It's also worth watching how good Spencer Ware looks in camp, as he is coming off of a torn ACL. Ware averaged a solid 4.3 yards per carry in 2016, although before his Week 8 concussion, he averaged 5 yards per carry and 18.4 yards per catch, after the concussion, this fell to 3.7 yards per carry and 8.4 yards per catch. He's a true three-down back and even finished second in the league in forced missed tackles on his 33 receptions two seasons ago, and fifth in the league in percent of runs with positive yards after contact. 4-for-4's Joe Holka also stated in his Rushing Expectation series that after charting 60 running backs, he has seen very few running backs come close to the dominance that Ware has shown in his methodology. He stated that among his 60 player sample, Ware finished in the 94th percentile in terms of Expectation Score on the ground and 99th percentile through the air.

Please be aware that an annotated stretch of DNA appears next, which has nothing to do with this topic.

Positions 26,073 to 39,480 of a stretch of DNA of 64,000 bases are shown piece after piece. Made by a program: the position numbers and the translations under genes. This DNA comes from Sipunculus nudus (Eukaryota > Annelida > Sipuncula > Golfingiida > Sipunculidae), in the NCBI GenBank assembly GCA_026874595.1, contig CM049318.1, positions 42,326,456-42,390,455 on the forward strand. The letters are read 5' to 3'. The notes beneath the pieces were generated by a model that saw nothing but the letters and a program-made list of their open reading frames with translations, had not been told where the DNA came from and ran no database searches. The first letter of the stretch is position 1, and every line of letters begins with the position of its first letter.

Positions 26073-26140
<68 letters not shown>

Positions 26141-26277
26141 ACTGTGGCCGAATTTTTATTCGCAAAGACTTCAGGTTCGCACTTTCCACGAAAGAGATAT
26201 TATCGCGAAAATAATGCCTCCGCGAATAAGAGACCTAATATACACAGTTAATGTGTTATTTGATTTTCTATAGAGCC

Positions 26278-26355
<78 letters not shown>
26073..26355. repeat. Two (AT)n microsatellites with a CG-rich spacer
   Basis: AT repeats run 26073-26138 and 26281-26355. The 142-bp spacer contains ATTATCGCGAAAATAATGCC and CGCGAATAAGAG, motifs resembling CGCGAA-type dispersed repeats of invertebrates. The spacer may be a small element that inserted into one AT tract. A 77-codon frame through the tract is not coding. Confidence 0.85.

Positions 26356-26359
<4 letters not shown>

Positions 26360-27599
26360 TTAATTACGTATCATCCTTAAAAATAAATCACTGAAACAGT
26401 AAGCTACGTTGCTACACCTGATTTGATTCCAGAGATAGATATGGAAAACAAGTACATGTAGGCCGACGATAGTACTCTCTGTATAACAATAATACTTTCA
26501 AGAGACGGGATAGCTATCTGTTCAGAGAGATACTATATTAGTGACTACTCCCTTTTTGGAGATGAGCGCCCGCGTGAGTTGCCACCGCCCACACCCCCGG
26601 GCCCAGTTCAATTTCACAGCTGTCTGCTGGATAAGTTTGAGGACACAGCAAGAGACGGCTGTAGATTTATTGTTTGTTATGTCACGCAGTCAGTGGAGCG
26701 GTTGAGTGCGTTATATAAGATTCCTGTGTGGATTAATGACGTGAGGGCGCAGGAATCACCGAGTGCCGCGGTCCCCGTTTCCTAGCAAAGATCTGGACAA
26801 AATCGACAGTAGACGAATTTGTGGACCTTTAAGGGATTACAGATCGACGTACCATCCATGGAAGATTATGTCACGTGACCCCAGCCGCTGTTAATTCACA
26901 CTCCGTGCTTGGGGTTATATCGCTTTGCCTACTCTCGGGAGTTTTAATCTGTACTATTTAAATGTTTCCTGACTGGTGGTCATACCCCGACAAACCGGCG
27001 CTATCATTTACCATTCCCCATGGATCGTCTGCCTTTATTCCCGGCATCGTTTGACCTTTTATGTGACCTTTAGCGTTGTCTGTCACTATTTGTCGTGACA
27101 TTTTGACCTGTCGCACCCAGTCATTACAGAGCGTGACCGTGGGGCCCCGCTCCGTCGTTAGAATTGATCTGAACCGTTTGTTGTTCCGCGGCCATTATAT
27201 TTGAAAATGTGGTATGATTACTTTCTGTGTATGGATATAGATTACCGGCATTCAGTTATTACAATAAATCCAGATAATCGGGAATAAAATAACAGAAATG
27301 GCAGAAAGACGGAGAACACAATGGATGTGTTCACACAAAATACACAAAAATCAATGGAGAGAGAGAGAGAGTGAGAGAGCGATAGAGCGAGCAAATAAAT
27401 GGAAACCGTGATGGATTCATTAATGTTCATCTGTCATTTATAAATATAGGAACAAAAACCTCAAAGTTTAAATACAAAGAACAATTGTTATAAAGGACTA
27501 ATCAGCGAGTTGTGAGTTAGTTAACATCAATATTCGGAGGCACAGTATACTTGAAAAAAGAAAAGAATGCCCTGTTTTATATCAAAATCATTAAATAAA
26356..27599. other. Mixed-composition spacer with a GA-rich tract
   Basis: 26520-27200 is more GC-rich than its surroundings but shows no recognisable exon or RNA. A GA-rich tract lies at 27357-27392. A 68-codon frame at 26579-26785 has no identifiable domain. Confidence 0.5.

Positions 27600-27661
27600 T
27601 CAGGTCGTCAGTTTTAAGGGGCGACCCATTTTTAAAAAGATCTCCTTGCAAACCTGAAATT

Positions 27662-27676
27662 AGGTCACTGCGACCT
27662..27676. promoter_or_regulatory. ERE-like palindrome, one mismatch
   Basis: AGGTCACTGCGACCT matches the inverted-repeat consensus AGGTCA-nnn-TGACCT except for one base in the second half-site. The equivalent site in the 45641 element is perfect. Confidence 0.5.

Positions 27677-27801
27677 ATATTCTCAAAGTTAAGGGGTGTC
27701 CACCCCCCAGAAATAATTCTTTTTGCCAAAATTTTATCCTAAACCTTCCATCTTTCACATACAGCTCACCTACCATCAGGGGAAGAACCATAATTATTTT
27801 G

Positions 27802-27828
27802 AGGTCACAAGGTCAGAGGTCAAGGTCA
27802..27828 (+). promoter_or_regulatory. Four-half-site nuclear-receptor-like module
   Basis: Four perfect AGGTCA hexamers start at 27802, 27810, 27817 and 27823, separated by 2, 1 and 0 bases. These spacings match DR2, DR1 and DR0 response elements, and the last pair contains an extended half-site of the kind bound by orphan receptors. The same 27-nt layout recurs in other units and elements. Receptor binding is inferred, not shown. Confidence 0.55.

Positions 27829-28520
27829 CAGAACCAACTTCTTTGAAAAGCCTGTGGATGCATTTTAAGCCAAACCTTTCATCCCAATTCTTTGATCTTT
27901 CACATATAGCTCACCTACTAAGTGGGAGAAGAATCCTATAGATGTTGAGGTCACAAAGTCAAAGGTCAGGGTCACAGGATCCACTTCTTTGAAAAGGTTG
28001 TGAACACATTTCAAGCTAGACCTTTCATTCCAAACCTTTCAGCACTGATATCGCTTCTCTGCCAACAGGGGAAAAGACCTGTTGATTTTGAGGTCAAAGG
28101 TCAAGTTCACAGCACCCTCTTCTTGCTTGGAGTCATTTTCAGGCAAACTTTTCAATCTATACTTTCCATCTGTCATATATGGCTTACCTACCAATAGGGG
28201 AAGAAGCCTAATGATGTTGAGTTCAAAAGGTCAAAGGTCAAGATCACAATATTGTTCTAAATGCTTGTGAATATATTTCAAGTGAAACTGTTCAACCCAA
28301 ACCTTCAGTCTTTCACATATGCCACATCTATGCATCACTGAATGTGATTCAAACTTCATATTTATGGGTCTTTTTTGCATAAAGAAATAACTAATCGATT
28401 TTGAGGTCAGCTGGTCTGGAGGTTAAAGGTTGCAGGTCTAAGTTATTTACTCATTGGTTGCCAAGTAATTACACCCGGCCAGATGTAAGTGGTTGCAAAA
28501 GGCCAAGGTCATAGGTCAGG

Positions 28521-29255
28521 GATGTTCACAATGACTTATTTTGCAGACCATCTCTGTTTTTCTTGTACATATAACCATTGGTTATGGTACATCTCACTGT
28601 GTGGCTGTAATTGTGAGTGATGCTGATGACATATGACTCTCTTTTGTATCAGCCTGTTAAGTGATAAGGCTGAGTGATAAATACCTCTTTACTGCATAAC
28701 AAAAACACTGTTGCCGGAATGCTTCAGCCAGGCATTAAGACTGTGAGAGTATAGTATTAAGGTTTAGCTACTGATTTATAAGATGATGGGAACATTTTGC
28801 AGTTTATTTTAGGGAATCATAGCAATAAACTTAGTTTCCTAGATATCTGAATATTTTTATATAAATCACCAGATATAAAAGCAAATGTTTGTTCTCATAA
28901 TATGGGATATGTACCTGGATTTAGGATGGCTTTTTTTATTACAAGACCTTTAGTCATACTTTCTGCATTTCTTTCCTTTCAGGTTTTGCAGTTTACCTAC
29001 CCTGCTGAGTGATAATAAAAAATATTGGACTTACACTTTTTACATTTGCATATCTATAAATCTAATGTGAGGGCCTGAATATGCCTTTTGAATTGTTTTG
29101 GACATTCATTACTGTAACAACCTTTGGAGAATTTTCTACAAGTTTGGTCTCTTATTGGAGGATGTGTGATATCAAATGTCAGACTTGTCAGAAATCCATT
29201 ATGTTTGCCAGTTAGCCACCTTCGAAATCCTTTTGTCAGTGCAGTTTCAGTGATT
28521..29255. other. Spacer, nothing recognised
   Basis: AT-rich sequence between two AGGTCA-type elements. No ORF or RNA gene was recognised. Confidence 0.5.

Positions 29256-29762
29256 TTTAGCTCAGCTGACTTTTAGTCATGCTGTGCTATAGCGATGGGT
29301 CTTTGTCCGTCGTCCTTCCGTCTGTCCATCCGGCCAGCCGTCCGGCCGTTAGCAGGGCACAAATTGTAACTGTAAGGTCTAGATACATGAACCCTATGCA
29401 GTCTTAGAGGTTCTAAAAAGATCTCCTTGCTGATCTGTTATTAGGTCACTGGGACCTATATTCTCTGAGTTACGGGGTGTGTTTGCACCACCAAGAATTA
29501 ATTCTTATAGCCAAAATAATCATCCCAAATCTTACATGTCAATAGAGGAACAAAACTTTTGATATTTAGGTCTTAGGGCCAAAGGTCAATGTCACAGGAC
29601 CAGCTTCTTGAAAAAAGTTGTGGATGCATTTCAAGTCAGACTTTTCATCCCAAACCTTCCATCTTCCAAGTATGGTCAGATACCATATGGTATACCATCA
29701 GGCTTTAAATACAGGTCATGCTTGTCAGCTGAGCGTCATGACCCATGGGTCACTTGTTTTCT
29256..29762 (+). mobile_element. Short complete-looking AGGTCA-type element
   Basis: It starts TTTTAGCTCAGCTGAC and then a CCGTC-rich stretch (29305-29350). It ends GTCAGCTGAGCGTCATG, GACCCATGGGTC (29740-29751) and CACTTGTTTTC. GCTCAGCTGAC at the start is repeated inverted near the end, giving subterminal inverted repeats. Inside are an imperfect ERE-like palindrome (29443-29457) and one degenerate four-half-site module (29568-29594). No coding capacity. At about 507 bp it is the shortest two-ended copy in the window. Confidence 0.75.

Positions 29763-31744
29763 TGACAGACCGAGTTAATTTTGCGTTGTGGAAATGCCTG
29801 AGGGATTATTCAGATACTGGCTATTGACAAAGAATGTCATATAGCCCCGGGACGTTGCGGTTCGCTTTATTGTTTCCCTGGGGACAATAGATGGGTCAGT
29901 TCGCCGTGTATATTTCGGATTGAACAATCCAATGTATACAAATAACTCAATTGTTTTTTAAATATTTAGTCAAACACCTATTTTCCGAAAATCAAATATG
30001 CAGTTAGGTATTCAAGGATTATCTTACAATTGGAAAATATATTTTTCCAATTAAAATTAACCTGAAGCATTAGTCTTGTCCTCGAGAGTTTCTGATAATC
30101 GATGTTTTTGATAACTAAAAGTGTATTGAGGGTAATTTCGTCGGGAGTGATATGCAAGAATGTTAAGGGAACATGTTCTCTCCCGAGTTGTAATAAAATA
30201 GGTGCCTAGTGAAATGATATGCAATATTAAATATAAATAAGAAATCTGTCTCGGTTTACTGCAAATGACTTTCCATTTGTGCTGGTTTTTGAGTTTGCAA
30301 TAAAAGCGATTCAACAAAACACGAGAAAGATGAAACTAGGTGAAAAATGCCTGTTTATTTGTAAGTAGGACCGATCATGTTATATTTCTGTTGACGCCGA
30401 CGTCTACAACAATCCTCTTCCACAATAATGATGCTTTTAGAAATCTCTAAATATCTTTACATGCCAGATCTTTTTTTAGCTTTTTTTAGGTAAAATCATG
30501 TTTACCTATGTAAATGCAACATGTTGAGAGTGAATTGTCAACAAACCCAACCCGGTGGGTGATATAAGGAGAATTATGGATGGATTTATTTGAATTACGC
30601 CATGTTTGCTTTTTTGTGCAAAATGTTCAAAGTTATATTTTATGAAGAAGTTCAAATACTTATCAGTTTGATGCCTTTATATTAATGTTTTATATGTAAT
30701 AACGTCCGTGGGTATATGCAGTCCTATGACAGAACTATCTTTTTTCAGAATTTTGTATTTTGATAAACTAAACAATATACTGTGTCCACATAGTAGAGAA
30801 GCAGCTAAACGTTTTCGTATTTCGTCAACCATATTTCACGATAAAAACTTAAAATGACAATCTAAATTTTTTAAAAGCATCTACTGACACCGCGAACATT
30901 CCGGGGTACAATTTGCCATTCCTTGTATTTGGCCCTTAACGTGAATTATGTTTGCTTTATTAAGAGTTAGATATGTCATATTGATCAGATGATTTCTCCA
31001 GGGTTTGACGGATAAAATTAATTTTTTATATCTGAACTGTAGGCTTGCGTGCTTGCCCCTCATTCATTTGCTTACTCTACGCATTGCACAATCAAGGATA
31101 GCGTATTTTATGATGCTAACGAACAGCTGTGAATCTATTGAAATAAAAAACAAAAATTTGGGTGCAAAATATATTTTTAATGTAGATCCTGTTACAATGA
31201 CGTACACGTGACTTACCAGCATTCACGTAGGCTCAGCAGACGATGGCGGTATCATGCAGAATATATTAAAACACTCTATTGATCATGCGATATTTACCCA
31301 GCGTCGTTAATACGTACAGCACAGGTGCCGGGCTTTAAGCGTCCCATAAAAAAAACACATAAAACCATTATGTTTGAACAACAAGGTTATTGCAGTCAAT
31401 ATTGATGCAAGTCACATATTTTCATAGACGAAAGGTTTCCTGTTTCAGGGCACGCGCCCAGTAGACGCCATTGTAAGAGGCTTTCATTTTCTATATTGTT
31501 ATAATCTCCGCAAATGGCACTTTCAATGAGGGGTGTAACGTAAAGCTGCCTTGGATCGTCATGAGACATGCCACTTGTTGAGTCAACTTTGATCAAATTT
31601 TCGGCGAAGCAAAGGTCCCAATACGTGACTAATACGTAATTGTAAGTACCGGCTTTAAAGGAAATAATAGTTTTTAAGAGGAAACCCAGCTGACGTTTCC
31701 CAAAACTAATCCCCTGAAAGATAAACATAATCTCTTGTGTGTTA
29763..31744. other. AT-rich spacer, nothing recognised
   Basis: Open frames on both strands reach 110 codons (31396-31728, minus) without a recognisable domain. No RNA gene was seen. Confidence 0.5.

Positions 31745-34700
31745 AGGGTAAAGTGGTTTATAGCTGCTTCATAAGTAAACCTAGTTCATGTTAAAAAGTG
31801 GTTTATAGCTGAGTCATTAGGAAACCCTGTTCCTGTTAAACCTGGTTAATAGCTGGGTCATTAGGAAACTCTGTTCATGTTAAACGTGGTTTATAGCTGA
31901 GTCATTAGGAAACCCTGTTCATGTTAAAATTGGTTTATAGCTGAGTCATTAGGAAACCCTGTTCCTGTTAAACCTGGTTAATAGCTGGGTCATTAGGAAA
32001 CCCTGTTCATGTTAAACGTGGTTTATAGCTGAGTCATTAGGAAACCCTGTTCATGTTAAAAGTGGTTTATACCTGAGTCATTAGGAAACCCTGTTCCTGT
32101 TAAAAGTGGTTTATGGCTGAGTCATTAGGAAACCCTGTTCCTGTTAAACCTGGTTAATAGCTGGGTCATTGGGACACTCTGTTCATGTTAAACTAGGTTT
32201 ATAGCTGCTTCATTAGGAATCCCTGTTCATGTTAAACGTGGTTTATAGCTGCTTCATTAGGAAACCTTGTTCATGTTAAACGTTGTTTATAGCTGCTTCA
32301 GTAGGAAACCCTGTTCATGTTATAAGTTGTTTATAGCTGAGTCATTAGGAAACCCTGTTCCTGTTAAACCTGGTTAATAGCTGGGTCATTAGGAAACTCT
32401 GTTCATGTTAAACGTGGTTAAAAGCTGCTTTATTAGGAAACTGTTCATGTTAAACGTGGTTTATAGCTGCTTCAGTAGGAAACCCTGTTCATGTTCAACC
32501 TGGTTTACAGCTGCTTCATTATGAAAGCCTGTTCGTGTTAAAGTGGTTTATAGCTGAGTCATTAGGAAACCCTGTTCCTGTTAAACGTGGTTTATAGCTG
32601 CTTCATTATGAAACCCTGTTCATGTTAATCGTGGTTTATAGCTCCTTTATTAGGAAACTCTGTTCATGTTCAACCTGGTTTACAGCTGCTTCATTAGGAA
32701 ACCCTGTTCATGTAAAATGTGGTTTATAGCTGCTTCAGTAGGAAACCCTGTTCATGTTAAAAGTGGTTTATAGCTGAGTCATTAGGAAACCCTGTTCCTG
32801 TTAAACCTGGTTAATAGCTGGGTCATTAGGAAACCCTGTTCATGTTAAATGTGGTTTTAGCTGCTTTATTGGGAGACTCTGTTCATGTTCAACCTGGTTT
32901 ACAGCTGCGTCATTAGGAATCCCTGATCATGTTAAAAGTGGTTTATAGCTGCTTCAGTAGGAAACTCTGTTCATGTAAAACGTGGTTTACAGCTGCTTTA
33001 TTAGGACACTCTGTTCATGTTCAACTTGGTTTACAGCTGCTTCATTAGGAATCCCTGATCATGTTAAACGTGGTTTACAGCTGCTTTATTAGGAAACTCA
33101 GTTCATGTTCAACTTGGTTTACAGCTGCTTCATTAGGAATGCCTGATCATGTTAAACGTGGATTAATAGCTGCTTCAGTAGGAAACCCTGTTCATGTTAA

While Hunt is the team's unquestioned starter, Ware could steal some work, especially in the passing game.
Los Angeles Chargers
Can this team stay healthy?
This team is locked and loaded with weapons on both sides of the ball, but every season they are hit by the injury bug. Already they have lost stud tight end Hunter Henry for season. While they have enough time to plan for his absence (perhaps signing a guy like Browns tight end Seth DeValve), they cannot afford to lose anyone else.
Per ESPN/PFF roster rankings, the Chargers come in 6th overall, with their only slight weakness at inside linebacker. The Chargers even upgraded their offensive line by adding Pro-Bowl Center Mike Pouncey in addition to getting 2017 second round rookie guard Forrest Lamp back from injury after he missed all of last season.